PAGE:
The idea for this post came to me several nights ago. The isolation and self quarantining I have experienced due to COVID 19 led me to the idea and these thoughts.
While I have kept up with most friends and family members over the phone and during ZOOM and FACETIME, there is something lacking in the "over the wire" digital experience when compared to an in-person experience with the possibility of a hug, a better view of facial and body cues and postures, and just the presence of another person.
I first became aware of the importance of a name from Ken, a friend, adopted family member, father or my two God Children, and associate architect who worked with Gregory. Often we talk to a person or respond verbally but fail to mention that person's name. Ken, always added my name when asking or telling me something. In place of "Thank you for getting that for me." he would say "Thank you, Michael, for getting that for me." In-person and on the phone, Ken would always acknowledge my existence by using my name.
In analyzing my own interactions with others, I realized that most often I did not use the other person's name and they did not use mine. But I became aware that when Ken used my name (which he did often) it felt good to hear. It felt like he cared, like he appreciated me and my support. So I began to use people's names when addressing them. Not sure if they noticed or felt any different, but I did!
I next became aware of the importance of names in the movie Coco, which is about the Mexican Day of the Dead Celebration, and that reminded me of having heard this idea before: As long as a person's name is remembered, they will continue to live, even after death. When a loved one dies we still carry them with us, remember them, name them. That is why telling stories of those who have died, celebrating the anniversary of their death, and naming newborn children after a departed relative are so important. Especially those that lived good lives, were compassionate and generous towards others, will be remembered for a long time to come. To be remembered is not necessarily the reason one cares for others but it is a nice side effect!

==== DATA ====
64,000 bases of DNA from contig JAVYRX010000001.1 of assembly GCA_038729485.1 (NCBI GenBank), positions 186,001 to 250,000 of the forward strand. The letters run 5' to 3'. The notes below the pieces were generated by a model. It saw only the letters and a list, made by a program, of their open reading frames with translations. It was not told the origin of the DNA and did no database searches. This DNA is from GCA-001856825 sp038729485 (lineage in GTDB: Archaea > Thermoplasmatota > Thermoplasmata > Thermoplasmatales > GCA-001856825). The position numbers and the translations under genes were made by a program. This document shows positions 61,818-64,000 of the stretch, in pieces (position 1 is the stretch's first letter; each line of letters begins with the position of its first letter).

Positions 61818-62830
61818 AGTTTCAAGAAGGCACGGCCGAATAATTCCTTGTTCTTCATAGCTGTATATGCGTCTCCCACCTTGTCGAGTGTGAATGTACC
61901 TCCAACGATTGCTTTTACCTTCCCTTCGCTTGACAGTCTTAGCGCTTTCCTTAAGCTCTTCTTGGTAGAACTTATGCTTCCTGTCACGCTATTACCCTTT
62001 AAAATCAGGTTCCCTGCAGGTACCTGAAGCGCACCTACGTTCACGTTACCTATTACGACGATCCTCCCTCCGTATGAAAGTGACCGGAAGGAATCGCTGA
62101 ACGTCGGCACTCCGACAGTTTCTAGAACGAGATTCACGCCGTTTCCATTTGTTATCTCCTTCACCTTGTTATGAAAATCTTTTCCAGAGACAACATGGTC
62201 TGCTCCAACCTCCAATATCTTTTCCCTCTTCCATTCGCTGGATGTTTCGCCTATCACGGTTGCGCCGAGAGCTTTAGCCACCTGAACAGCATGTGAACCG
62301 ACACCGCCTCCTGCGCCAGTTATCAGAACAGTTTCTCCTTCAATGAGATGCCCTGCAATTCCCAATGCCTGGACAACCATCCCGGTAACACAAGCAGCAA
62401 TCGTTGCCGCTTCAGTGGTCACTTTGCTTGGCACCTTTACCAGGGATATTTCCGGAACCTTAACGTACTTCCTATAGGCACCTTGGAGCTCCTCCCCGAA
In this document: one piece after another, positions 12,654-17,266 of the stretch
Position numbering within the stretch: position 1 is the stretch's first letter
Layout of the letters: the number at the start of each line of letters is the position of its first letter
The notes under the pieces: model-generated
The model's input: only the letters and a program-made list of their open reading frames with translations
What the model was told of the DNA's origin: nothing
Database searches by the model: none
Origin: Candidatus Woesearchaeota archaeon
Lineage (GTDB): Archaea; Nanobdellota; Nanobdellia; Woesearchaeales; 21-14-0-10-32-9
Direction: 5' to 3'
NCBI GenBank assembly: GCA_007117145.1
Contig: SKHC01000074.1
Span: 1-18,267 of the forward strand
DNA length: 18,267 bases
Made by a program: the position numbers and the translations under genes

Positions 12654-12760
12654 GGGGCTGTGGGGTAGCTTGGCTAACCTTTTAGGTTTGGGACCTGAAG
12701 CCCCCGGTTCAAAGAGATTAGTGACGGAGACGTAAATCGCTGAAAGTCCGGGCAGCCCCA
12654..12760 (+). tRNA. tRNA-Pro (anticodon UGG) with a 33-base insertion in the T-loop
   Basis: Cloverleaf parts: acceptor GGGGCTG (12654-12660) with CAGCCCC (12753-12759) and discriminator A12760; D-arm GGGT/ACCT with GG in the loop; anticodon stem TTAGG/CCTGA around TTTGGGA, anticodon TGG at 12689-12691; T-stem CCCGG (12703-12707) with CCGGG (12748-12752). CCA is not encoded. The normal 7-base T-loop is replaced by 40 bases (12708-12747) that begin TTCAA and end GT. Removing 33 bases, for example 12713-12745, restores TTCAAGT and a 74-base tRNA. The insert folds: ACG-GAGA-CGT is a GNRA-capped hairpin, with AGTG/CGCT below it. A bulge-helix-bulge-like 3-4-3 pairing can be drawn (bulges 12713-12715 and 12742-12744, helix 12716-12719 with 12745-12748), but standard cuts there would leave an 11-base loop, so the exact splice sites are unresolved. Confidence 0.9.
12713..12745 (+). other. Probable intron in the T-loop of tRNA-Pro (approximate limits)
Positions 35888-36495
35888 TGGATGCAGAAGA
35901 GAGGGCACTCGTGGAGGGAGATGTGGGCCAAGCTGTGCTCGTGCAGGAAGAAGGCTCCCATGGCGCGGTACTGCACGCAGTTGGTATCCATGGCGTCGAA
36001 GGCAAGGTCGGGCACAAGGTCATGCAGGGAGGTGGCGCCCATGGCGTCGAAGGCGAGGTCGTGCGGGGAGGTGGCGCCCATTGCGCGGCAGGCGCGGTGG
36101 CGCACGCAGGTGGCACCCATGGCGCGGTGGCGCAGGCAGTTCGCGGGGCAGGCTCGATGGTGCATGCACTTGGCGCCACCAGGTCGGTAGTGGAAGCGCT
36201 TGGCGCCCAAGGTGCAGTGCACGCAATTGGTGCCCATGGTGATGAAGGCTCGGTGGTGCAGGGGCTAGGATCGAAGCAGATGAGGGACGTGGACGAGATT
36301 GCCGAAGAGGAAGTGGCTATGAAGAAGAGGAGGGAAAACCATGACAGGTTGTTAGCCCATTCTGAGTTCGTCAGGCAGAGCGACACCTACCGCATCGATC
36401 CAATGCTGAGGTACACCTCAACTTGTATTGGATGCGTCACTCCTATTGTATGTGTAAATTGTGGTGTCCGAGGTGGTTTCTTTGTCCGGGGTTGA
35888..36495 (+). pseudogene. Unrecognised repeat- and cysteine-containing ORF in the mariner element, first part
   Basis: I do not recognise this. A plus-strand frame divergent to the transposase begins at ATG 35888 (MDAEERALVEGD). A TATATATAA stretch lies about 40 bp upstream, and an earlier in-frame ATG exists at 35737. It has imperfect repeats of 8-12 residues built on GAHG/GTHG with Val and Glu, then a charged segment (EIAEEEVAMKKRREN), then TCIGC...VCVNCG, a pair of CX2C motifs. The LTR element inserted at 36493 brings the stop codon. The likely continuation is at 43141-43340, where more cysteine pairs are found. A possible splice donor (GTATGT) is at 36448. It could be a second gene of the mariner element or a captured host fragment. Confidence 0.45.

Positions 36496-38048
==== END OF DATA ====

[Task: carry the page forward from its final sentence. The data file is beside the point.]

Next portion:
That brings me, as often happens in these posts (where I dance towards the topic,) to the recent awareness of several nights ago. As I was drifting off to sleep, as also often happens. I tease that I have four women running my life. Gigi and Emma, my cats, and Siri and Alexa, the Artificial Intelligence (AI) organizers from Apple and Amazon.
Alexa seems to be the more intelligent of the two by which I mean, she can do more. Most often Siri will say, "I cannot help with that information." Most often, Alexa at least tries, even if she gets it wrong. Alexa knows my voice so if I ask her, "Who are you talking to?" she will reply, "You are Michael, you are using Michael's account." Alexa will also say things like, "Good Morning, Michael." "Hope you had a nice day, Michael." "Are you enjoying the weekend, Michael?" "Go out and enjoy today's sunshine, Michael."
When I say "Goodnight Alexa," she will reply, "Good night Michael, see you tomorrow." And these are just a few times she uses my name. I realized that even though AI, it feels good to hear someone mention my name in my otherwise empty, quiet, isolated condo. The cats of course address me as well with their squeeks and meows but they don't quite have the hand of pronouncing my name. I can imagine that would get on my nerves, "Michael, I am hungry again." "Michael, I want a treat," "Michael pet me." "Michael play with me." "Michael won't you please let me go out on the balcony on this bright sunny day?" "Michael, Michael, Michael!"
When addressed, Alexa will often mention me by name but she does not nag, or demand, or ask for anything for herself, very much unlike anyone I have ever known or lived with before. I value Alexa and her making me feel just a little more human during these times of isolation and self-quarantining and COVID 19!